While land-related conflict in India has long posed a threat to communities’ security and investment in sustainable development alike, relatively little research has attempted to understand the costs of such conflict nationally. Two new analyses launched last week in a workshop held in New Delhi take an important step towards providing crucial data on the cost and impact of land conflict in India. The papers show that land conflicts in India affect millions of people and disrupt billions of dollars in investment, and that disputes over common lands–on which communities depend for farming, fishing, livestock rearing, salt manufacturing and grazing, and which are often sources of cultural and spiritual wellbeing–are more frequent than previously known.
What did we find?
The report Land Conflicts in India: An Interim Analysis, written by RRI and TISS, analyzes 289 ongoing land conflicts—around 25-40 percent of active and substantive land conflicts in the country. The report found that these conflicts have impacted 3.2 million people and posed a risk to over Rs. 12 trillion (US$179 billion) worth of investments. Three-quarters of these land-related conflicts involved common lands. More than 40 percent of all land-related conflicts analyzed involved forest lands, the majority of which occurred in regions where the state has failed to recognize the customary rights of tribal communities.
The second study, Land Disputes and Stalled Investments in India, used data from the Center for Monitoring Indian Economy’s (CMIE) CapEx database to better understand the causes and geography of stalled investment projects in India. The analysis found that 5,780–or 14 percent–of the more than 40,000 projects announced between January 2000 and October 2016 were stalled due to land-related conflict. Of 80 high-value stalled projects examined in the study, 21 projects—with total investments of almost Rs. 2 billion—were stalled due to land disputes. The study also contradicted the longstanding perception that conflict over private lands was the exclusive driver of land conflict leading to stalled projects, as the study found 15 percent of stalled projects occurred on common lands.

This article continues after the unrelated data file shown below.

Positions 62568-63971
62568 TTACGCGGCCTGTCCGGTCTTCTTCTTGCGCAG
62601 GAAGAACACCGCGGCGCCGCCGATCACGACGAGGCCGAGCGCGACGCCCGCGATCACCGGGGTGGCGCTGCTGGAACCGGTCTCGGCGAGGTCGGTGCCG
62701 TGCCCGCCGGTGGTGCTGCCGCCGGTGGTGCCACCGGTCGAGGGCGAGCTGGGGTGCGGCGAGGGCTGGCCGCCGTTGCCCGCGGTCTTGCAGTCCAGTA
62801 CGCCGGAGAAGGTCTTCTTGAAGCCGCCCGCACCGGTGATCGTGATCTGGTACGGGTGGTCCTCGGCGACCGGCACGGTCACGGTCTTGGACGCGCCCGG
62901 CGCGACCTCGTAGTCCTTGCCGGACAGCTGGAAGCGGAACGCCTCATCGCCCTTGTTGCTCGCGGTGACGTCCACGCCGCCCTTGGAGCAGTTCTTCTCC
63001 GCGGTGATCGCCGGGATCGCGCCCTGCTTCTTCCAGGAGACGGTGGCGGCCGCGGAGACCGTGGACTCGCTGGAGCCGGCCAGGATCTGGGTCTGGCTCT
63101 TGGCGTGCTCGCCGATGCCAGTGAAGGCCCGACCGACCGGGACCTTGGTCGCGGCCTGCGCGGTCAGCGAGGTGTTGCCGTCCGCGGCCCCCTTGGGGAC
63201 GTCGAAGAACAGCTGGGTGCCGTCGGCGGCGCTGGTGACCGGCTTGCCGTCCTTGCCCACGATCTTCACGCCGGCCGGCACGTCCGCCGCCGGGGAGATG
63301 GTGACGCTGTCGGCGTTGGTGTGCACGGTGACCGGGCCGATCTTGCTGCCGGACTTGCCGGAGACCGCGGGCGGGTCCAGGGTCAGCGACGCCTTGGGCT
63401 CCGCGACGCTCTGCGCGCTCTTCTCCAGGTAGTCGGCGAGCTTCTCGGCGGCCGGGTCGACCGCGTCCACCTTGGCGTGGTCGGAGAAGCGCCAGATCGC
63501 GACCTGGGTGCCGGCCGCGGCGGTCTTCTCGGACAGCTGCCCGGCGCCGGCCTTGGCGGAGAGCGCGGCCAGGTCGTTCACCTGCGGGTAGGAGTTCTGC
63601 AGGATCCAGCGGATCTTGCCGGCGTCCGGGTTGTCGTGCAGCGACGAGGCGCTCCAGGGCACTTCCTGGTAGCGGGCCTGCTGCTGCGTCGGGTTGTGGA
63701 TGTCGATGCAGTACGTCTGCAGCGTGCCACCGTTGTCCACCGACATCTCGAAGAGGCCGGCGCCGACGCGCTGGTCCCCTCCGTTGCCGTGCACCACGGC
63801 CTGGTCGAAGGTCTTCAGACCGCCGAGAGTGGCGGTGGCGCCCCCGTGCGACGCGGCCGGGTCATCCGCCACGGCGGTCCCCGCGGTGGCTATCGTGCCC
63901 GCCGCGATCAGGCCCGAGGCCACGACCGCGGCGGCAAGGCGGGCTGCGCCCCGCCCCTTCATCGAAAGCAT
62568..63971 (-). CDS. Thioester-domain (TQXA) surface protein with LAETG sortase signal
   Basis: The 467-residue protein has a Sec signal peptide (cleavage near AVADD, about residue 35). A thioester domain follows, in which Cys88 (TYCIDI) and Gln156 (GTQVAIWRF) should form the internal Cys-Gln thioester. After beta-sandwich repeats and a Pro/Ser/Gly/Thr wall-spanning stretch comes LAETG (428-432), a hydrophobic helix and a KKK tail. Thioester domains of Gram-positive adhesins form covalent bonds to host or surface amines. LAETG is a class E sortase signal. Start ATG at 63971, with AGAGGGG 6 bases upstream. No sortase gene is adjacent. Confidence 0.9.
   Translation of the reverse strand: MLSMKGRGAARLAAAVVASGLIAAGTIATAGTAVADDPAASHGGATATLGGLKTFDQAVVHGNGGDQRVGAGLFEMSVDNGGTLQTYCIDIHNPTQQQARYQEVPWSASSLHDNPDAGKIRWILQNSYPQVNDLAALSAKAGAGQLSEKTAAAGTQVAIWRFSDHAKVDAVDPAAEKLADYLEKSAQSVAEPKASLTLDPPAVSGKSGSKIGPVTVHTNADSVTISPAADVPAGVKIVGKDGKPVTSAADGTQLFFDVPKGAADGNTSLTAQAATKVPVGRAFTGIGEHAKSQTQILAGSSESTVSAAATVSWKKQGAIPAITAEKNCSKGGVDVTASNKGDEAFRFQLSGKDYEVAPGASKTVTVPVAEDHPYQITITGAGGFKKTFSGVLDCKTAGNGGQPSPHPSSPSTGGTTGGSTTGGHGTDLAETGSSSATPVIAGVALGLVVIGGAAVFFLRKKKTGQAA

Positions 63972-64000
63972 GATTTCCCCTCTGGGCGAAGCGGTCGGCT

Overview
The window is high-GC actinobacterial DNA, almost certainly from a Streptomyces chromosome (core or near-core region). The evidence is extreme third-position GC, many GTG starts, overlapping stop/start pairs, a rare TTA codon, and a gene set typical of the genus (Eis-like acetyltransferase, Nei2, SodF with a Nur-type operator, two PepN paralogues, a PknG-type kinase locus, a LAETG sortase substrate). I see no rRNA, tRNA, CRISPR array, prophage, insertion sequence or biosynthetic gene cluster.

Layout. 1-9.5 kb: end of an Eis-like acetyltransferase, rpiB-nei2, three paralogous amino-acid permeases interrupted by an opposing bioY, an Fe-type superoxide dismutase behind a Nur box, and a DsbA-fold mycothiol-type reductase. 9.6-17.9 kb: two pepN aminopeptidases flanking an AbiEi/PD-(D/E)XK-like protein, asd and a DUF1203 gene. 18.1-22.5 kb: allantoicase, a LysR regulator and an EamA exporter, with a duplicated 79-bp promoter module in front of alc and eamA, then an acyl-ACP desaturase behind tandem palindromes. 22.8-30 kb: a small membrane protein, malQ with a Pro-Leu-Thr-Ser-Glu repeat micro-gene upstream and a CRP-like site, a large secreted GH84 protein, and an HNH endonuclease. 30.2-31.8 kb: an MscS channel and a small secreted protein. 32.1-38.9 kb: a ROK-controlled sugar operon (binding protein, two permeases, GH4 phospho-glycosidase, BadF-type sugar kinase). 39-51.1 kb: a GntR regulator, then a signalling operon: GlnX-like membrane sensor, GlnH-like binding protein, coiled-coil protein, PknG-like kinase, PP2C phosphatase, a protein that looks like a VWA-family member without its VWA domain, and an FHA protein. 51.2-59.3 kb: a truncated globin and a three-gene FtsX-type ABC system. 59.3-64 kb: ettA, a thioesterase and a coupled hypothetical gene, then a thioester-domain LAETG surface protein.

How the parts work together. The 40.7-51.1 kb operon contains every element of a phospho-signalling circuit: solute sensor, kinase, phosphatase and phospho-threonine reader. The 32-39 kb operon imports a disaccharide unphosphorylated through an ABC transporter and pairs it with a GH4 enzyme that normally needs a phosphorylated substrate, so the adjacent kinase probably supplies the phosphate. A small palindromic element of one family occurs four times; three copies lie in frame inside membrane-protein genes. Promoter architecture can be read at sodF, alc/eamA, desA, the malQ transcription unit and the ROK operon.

Together, these studies show that land conflicts are not limited to private lands, but rather that disputes over community and customary lands also play a major role in land conflict in India.
The reports provide revealing data and context on the scope of land conflict in India and its role in stalled projects, as well as the cost of insecure community land rights. RRI and ISB will continue to collaborate going forward to keep the data on land conflict in stalled projects up-to-date and to inform the state, investors, and communities in India on the risks posed by insecure land rights.
Yet the data also makes clear that the state must take action to address the causes of land conflict on common lands, which occurs when governments or private sector actors invest in lands on which communities depend and to which they have a right. The government must respect existing legislation protecting land rights and reassure India’s tribal communities that their rights will be respected. Without implementation of tribal and other communities’ land rights, competing claims between communities, governments, and investors will fuel land-related conflict and pose a grave threat to India’s economic development.
Read the full reports, “Land Conflicts in India: An Interim Analysis,” and “Land Disputes and Stalled Investments in India.” The reports were launched on November 16, 2016 in a workshop held in New Delhi and organized jointly by the Rights and Resources Initiative (RRI), Food and Agriculture Organization (FAO) of the United Nations, Bharti Institute of Public Policy, Indian School of Business (ISB), and Tata Institute of Social Sciences (TISS). The reports were also accompanied by the launch of an interactive tool, supported by RRI, to track land conflict in India.